Should You Quit Eating Almonds Because of the California Drought?
Many bloggers are pinning the blame for California historic drought on almond farmers and the hipsters who eat their product.
It takes 1.1 gallons of water to produce just one almond, according to a Mother Jones blog post. That led to a number of follow-up posts with headlines like “The Dark Side of Almond Use” and “Your Almond Habit is Bleeding California Dry.”
But how do almonds stack up to other foods? I wolf down a handful or two of almonds per day myself, so I thought I’d better look into this. I don’t eat meat, so almonds are a key source of fat and protein for me. I’d always thought eating plant-based foods was better for the environment. Had I been wrong all along? Would I be better off getting my fat and protein from meat?
Probably not, I’ve concluded, but I’d love for someone to check my work.
Grams of fat vs. water used
The first issue is finding out how much water goes into different types of foods. The Mother Jones post didn’t have much information, but this Treehugger post cites numbers from waterfootprint.org that are more useful for comparisons. I wasn’t able to find these specific numbers on the Water Footprint site, but I did find this table (see above), citing a study by Mekonnen and Hoekstra that I haven’t looked at yet.
Update: I’ve found the report, and it changes things a bit. Medium.com doesn’t support striking through text, so I’m putting the now outdated bits in italics below.
None of them broke down the gallon per gram numbers for almonds, though, so I’m left to work that out on my own. If there are 416 almonds in a pound then it takes 457.6 gallons of water to produce that pound, which would contain 249.6 grams of fat or 1.83 gallons per gram.
Another source says there are 14 grams of fat in a serving of 23 almonds, which would be 25.3 gallons of water, or 1.81 gallons per gram.
I’m pretty sure the numbers for the almonds are wrong, because they’re so out-of-whack with everyone else’s analysis, so I’d love for someone to double check my work.
Update: Based on the Mekonnen and Hoekstra report, it takes 4,251,848.34 gallons of water to produce 2,204.62 pounds of almonds, which works out to 1,928.61 gallons per pound — about four times what I’d originally estimated. I think this was probably due to over estimating the number of almonds in a pound. I’ve since found a couple references online that say there are about 100 almonds in a pound, which would put my original numbers closer to the Mekonnen and Hoekstra numbers, which sound much more correct.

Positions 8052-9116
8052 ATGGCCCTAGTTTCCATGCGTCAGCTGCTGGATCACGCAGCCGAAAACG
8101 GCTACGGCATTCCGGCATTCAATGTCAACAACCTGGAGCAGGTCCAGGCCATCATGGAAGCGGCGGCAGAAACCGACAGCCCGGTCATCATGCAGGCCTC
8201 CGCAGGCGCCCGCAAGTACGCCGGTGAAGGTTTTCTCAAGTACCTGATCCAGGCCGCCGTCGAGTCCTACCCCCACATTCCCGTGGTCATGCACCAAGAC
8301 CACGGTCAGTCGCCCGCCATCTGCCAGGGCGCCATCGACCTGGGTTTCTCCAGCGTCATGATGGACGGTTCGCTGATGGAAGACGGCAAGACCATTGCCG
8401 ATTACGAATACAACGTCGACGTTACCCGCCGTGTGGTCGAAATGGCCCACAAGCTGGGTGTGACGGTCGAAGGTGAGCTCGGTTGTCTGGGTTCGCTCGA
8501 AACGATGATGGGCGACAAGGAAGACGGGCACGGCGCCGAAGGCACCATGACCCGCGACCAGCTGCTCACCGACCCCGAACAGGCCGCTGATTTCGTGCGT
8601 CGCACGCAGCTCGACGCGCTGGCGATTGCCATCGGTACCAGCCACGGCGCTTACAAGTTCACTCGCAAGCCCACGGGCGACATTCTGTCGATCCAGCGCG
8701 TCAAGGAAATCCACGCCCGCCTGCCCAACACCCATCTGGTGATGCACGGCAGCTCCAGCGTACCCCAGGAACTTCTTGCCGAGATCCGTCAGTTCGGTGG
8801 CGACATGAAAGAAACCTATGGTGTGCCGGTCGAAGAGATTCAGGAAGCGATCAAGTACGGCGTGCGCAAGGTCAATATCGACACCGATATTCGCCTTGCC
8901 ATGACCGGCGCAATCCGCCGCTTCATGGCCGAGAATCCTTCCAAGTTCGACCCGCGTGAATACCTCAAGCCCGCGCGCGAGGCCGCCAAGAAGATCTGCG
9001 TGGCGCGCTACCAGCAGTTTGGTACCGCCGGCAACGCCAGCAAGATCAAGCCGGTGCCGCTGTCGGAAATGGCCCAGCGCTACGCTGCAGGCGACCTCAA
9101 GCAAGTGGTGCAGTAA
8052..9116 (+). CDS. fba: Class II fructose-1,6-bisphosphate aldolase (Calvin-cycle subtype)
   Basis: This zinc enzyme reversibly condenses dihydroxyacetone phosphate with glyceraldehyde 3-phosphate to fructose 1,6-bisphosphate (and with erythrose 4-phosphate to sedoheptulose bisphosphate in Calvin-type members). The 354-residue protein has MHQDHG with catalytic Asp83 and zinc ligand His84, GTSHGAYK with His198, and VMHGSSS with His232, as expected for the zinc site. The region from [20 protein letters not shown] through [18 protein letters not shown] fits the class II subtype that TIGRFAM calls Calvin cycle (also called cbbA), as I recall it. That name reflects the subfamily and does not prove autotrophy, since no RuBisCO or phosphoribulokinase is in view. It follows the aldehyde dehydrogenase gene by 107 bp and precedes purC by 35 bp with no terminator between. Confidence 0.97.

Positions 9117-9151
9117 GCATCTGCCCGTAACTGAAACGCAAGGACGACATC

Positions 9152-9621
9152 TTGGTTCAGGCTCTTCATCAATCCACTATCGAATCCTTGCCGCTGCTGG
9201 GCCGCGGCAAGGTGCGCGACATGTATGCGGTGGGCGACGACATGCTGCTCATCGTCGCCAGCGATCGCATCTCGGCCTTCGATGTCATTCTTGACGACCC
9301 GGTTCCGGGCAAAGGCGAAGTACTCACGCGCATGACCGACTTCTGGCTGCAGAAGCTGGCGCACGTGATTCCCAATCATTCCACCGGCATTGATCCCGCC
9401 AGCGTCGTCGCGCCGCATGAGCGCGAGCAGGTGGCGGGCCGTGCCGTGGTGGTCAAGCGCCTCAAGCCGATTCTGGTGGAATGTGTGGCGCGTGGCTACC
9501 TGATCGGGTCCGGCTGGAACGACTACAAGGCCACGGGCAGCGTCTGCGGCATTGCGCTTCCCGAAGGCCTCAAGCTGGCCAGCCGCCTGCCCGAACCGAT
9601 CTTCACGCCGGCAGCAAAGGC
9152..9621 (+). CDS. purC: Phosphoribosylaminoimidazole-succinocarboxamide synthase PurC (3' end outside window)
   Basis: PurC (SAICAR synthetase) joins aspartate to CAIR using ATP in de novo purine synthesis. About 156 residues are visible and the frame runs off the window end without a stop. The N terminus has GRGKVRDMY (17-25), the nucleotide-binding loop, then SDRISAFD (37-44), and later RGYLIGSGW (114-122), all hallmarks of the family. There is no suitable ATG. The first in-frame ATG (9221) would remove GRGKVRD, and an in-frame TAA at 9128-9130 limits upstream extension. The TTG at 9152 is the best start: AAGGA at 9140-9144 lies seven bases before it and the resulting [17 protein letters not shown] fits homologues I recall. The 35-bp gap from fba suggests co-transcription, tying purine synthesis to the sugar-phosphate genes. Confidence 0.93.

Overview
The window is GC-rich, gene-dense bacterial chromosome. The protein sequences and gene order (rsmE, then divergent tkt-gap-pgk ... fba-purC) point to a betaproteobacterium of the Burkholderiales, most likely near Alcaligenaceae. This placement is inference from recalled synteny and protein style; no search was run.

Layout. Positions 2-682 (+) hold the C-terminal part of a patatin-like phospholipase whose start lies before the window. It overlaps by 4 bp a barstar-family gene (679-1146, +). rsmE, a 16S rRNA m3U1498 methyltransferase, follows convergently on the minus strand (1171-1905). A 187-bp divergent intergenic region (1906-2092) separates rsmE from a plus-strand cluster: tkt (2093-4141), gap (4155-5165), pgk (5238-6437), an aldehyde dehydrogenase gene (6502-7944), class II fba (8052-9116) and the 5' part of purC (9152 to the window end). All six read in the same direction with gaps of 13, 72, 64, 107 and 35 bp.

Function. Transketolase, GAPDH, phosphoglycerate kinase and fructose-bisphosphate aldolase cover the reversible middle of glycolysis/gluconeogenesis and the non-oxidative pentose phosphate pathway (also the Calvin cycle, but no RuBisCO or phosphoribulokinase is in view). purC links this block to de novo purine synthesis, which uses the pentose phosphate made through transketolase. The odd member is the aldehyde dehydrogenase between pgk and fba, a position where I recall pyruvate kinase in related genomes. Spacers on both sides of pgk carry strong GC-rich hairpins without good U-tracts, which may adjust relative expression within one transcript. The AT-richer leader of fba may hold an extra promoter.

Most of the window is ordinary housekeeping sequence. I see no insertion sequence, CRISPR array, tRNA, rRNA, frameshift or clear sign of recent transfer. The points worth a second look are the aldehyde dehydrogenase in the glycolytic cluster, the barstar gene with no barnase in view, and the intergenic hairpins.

So it would actually be: 8.68 gallons per gram of fat.
Almond milk’s water footprint is more difficult to calculate. Yes, you add more water to almond milk, but unlike the water that goes into growing an almond, or some other food, you actually get to drink at least some of the added water in almond milk. Most of it, I would guess. So it’s probably not actually much worse than eating straight almonds. Update: Dairy alternative company So Delicious has an environmental footprint site that includes comparisons of milk and various non-dairy milks assorted environmental impacts, including carbon and water. But it’s not the most unbiased source and I haven’t found the source for the data it uses for non-dairy products.
Regular milk takes 33 liters per gram of fat, or 8.71768 gallons per gram.
Butter, meanwhile, takes 6.4 liters per gram of fat, which is 1.6907 gallons per gram.
Treehugger says it’s 220 gallons for a pound of avocados. A pound of avocados has 68.03 grams of fat, which is 3.23 gallons per gram.
Grams of protein vs. water used
If there are 416 almonds in a pound then it would take 457.6 gallons of water to produce that pound, which would contain 83.2 grams of protein or 5.5 gallons per gram. Based on the Food Network numbers above, it would 4.22 gallons per gram. This still sounds wrong to me.
Update: Based on the new numbers above, almonds take about 20.25 gallons of water per gram of protein.
One pound of tofu* has 36.29 grams of protein and takes 244 gallons of water to produce, or 6.72 gallons per gram.
One pound of ground beef has 65 grams of protein and takes 2,500 gallons of water to produce, or 38.46 gallons per gram.
One pound of chicken breast has 95.25 grams of protein and takes 815 gallons of water to produce, or 8.56 gallons per gram.
One pound of hard boiled eggs has 59 grams of protein and takes 573 gallons to produce, or 9.71 gallons per gram.
One pound of cheddar cheese has 113.25 grams of protein and takes 896 gallons of water to produce, or 7.91 gallons per gram.
*Soy gets a bad rap, basically because of a single study that was widely reported to have found that men who ate 56 grams of soy protein powder per day had a 19 percent reduction in their testosterone levels. A subsequent metastudy of 15 other studies found no effect. I haven’t been able to find any other study that shows an effect. It’s been hypothesized that the results of that 19% study were skewed by a single test subject who had abnormally high levels of testosterone (about double the average) going into the study. And another study found that men who ate a lot of soy protein were at a lower risk for prostate cancer. Make of that what you will. Wikipedia has a good summary. Now, that doesn’t mean necessarily mean that soy is good for you, but the claims that say soy is bad for you lack evidence. Still, lots of people are allergic to soy, so your mileage may vary.